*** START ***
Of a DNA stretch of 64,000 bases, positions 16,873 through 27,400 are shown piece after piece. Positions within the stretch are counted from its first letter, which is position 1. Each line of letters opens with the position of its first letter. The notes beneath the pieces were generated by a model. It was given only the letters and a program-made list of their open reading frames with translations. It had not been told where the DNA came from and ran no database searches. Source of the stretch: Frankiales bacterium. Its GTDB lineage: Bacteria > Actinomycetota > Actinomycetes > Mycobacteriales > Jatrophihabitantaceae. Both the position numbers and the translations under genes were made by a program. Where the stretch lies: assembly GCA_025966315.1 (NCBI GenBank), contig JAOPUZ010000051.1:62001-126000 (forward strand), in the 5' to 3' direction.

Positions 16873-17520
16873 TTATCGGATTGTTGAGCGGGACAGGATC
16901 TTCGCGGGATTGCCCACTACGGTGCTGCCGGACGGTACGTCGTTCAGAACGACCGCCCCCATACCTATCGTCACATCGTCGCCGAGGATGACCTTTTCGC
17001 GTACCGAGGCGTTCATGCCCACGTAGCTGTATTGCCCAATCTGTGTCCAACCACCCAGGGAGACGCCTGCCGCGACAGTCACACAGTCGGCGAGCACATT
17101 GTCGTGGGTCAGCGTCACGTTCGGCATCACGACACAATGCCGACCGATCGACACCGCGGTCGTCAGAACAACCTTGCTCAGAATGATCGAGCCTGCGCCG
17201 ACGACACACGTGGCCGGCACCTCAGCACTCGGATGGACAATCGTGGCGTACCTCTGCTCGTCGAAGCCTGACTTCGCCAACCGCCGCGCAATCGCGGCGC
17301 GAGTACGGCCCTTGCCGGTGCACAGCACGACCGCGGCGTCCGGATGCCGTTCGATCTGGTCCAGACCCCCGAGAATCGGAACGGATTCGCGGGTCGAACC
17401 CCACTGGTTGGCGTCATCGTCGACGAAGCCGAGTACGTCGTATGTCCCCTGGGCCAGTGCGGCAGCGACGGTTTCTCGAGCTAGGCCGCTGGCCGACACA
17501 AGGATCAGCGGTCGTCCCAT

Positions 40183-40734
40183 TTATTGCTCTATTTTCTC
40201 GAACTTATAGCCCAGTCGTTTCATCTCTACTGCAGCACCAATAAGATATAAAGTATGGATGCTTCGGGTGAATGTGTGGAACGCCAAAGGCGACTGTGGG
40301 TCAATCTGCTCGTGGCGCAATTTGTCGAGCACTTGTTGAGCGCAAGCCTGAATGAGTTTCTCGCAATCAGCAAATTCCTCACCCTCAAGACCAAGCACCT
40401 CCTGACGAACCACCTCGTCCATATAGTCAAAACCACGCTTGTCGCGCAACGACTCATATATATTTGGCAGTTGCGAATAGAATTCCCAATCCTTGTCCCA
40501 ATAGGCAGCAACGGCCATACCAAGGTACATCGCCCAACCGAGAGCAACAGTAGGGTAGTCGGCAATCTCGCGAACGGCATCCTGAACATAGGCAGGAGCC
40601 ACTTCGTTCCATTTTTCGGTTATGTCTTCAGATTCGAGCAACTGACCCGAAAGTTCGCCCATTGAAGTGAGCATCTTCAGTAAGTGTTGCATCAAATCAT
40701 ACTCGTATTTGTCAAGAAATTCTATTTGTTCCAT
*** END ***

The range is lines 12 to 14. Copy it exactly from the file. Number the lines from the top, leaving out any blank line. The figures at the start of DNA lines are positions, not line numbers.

40183 TTATTGCTCTATTTTCTC
40201 GAACTTATAGCCCAGTCGTTTCATCTCTACTGCAGCACCAATAAGATATAAAGTATGGATGCTTCGGGTGAATGTGTGGAACGCCAAAGGCGACTGTGGG
40301 TCAATCTGCTCGTGGCGCAATTTGTCGAGCACTTGTTGAGCGCAAGCCTGAATGAGTTTCTCGCAATCAGCAAATTCCTCACCCTCAAGACCAAGCACCT